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Safer and Better? Alternative Reprogramming Technique Used for Glaucoma Cell Replacement Therapy

Review of “Continuous non-cell autonomous reprogramming to generate retinal ganglion cells for glaucomatous neuropathy” from Stem Cells by Stuart P. Atkinson

Current therapeutic strategies for glaucoma, the most common cause of irreversible blindness [1], act only to manage the condition and there are currently no means to replace the retinal ganglion cells (RGCs) which are lost in this disease. While pluripotent stem cell-based therapies are an exciting option, this approach has several barriers to its application, although Iqbal Ahmad (University of Nebraska Medical Center, USA) has now proposed the use of a “non‐cell autonomous” reprogramming strategy as a new and improved therapeutic approach [2]. This reprogramming methodology dispenses with the standard nucleic acid-mediated strategy and instead treats cells with conditioned media (CM) designed to mimic the primitive embryonic environment. This is posited to create a safer and more robust source of induced pluripotent stem cells (iPSCs) from patient samples for subsequent differentiation towards transplantable RGCs. Now, in a study published in Stem Cells, the Ahmad group report on the creation of RGCs from adult corneal limbal cells using this methodology, and demonstrate iPSC-derived RGCs to be functional and safe in transplantation experiments [3].

Initial reprogramming efforts used adult mouse limbal progenitors (epithelial cells which express Sox2, Klf4, and Myc) which the group reprogrammed to iPSCs using embryonic stem cell CM (ESCM) supplemented with MAPK and GSK3 inhibitors as previously described [4, 5]. Pluripotent colonies first emerged after 20 days, and to derive retinal progenitor cells (RPCs), the researchers then differentiated iPSCs as embryoid bodies (EBs) in neuronal induction medium containing Noggin to produce cells which expressed neuroectodermal progenitor markers (Nestin and Musashi) and the pro‐neural transcription factor Mash1. A further 25 days in medium containing FGF2 and Noggin mediated the derivation and expansion of RPCs which had a similar global gene expression pattern to cells of the embryonic day 14 (E14) mouse retina.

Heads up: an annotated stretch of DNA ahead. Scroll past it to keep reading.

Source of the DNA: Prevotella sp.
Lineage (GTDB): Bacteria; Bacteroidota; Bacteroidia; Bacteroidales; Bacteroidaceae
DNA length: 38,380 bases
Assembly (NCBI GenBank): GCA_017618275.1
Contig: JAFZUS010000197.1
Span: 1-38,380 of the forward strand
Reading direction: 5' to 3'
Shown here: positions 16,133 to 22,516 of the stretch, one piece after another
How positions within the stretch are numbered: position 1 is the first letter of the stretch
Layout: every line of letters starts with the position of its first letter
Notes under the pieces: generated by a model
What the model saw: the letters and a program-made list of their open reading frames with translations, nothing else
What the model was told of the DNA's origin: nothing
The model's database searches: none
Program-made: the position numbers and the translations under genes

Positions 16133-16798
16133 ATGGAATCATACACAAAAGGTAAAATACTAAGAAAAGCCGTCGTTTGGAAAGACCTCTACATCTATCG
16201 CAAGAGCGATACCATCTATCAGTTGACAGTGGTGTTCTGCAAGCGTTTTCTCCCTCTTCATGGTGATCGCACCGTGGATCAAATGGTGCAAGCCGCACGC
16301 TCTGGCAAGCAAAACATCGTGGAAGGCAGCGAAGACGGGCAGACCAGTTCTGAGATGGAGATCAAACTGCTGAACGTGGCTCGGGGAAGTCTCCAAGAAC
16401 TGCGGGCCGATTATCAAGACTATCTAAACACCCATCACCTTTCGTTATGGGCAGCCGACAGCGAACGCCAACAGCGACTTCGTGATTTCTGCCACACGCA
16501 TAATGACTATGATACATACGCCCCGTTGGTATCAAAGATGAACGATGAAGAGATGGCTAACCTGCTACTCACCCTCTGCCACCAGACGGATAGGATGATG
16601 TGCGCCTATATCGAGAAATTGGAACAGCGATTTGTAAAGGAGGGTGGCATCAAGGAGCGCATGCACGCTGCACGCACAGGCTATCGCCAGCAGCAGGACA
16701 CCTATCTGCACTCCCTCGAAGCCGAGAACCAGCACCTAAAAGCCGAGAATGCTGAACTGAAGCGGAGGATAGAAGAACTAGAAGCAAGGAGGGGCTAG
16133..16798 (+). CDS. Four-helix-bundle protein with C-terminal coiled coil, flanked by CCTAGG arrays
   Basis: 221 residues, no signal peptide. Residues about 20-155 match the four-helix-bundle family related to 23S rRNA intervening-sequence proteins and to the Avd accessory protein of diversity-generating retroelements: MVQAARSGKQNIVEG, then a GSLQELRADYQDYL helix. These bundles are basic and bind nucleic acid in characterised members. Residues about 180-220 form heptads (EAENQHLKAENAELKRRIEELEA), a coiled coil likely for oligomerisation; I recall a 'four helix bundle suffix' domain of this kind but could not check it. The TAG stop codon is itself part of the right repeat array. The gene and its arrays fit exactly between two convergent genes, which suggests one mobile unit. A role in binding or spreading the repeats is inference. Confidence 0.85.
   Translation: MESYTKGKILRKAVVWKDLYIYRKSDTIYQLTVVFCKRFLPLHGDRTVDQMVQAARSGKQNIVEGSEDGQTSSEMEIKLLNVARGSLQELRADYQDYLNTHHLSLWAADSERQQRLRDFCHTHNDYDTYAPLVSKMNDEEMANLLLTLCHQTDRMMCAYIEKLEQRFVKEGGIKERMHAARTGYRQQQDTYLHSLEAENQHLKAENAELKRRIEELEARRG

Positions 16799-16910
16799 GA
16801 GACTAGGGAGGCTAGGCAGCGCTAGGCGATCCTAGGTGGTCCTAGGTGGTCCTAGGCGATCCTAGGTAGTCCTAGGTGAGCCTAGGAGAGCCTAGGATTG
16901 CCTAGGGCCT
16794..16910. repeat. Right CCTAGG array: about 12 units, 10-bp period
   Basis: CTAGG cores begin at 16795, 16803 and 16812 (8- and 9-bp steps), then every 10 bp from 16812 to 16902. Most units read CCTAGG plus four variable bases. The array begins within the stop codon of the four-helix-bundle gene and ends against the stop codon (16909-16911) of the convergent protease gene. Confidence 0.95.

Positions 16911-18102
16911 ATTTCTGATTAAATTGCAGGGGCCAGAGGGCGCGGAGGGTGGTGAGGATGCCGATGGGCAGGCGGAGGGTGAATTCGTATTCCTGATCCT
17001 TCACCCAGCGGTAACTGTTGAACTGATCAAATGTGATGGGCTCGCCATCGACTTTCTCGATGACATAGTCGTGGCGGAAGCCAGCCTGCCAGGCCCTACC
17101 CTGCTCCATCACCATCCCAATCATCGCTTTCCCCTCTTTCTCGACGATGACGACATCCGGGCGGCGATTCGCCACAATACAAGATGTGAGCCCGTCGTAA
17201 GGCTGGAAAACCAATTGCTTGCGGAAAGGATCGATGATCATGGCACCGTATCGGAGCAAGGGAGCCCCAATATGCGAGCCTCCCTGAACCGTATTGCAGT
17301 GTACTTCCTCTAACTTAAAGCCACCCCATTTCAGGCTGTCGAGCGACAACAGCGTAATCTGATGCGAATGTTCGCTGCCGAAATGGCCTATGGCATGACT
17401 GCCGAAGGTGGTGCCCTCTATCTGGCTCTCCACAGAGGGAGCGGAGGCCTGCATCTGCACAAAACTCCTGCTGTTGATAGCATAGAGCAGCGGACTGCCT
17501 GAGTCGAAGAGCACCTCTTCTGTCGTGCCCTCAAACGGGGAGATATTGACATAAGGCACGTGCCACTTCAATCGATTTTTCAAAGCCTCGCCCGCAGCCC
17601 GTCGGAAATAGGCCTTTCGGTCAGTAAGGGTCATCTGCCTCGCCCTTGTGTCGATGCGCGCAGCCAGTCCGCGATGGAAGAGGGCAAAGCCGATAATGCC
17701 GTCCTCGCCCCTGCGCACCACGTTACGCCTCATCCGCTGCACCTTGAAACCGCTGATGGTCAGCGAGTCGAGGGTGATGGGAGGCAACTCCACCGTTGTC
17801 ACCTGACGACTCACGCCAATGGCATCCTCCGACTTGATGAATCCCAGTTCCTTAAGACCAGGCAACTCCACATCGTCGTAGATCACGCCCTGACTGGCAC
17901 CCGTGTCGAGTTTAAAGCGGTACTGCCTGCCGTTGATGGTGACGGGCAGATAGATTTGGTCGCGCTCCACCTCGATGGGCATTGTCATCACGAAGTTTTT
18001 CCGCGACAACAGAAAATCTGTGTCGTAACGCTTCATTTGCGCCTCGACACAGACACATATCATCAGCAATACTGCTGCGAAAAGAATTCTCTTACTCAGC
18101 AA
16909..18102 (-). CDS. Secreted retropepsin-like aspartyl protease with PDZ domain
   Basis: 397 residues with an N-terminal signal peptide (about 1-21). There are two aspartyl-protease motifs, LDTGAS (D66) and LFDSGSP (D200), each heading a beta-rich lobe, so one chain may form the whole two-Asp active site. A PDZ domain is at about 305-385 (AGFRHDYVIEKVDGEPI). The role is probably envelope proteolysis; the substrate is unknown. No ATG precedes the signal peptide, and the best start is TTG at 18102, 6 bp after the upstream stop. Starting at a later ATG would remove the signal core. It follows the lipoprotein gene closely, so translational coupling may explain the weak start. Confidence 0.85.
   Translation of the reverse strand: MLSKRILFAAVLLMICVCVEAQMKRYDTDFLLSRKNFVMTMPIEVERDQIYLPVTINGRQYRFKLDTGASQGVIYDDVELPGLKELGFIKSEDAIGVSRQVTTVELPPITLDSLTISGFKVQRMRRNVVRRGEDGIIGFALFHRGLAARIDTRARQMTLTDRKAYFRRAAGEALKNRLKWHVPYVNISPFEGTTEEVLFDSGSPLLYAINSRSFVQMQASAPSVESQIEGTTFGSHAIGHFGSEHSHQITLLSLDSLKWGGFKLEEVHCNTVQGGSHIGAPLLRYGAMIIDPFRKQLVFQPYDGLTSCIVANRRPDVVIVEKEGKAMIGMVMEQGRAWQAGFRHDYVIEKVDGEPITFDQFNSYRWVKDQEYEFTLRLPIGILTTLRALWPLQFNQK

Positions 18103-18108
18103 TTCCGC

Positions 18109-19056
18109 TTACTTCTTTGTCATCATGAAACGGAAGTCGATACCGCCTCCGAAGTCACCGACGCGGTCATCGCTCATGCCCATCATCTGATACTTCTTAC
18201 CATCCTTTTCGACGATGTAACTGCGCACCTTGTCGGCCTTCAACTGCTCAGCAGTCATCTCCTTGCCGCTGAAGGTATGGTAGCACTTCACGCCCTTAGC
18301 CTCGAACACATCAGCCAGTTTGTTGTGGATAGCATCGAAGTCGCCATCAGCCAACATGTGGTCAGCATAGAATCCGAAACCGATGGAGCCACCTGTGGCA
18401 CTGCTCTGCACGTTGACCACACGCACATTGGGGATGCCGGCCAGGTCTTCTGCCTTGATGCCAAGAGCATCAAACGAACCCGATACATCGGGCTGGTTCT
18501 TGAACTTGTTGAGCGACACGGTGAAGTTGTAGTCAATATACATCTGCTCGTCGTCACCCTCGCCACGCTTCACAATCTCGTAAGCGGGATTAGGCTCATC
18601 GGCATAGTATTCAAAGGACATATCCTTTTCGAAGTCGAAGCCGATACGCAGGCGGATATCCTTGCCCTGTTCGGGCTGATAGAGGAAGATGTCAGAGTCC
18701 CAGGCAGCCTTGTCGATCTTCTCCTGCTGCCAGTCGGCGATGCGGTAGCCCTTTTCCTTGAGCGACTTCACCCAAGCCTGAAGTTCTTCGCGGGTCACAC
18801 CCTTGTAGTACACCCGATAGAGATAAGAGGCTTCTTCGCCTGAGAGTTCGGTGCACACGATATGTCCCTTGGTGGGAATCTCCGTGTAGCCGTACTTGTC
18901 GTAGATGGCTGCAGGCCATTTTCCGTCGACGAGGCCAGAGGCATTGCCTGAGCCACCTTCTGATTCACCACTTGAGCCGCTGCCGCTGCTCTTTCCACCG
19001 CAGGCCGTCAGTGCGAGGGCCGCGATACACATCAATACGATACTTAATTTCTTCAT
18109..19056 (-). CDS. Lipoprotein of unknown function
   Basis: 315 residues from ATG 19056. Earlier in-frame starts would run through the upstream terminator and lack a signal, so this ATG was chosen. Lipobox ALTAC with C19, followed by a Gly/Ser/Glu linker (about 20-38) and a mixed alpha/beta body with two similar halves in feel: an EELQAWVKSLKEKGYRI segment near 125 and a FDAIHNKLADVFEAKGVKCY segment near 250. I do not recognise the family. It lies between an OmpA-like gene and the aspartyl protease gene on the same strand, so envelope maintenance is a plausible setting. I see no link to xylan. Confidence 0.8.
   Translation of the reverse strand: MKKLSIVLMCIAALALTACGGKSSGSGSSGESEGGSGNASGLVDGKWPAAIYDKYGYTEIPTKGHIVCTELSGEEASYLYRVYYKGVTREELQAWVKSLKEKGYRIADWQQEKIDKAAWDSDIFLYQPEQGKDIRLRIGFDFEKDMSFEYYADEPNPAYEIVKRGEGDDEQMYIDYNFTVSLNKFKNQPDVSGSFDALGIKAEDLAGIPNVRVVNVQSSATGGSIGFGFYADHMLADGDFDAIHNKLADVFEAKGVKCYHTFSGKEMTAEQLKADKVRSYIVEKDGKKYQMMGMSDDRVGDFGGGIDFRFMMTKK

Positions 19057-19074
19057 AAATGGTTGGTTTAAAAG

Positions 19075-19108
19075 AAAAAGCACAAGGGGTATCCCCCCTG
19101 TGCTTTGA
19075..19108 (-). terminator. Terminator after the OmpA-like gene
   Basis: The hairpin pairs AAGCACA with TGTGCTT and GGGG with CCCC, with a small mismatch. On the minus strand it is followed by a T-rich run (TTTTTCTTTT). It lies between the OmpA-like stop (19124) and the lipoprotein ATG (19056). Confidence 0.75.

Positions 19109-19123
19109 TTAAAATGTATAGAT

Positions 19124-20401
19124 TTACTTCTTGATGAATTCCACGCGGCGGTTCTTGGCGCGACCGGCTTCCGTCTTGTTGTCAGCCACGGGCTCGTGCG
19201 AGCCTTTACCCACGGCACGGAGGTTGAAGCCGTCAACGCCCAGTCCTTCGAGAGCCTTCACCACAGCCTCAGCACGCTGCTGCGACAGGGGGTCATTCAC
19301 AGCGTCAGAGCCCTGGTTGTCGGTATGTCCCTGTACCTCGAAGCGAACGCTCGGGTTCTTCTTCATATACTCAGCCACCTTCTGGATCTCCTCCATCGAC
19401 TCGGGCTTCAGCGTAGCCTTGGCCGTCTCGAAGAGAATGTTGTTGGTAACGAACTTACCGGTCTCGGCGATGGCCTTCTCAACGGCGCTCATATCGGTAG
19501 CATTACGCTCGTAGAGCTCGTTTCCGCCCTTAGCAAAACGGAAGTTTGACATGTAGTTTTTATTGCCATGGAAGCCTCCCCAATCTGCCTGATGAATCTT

The generation of RGCs from RPCs utilized CM obtained from embryonic day 14 rat retinal cells, a time point which represents the peak of RGC generation in the rodent retina. After 15 days, a subset of cells expressed regulators of RGC differentiation (Atoh7, Brn3b, and Islet1), while a smaller subset co-expressed Brn3b and the mature RGC marker Thy1, thus confirming a RGC identity. Functional assessment of Brn3b/Thy1 cells using whole cell patch recordings found similar electrophysiological characteristics between iPSC-derived RGCs and those isolated from rat and primate retina. iPSC-derived RGCs also expressed genes involved in guiding RGC axons to their specific targets, and when cultured on aggregates made from mouse midbrain, RGCs elaborated long processes that were oriented towards superior colliculus (SC) cells, the target of RGC axons in the midbrain, but not inferior colliculus (IC) cells, a target of the auditory neurons.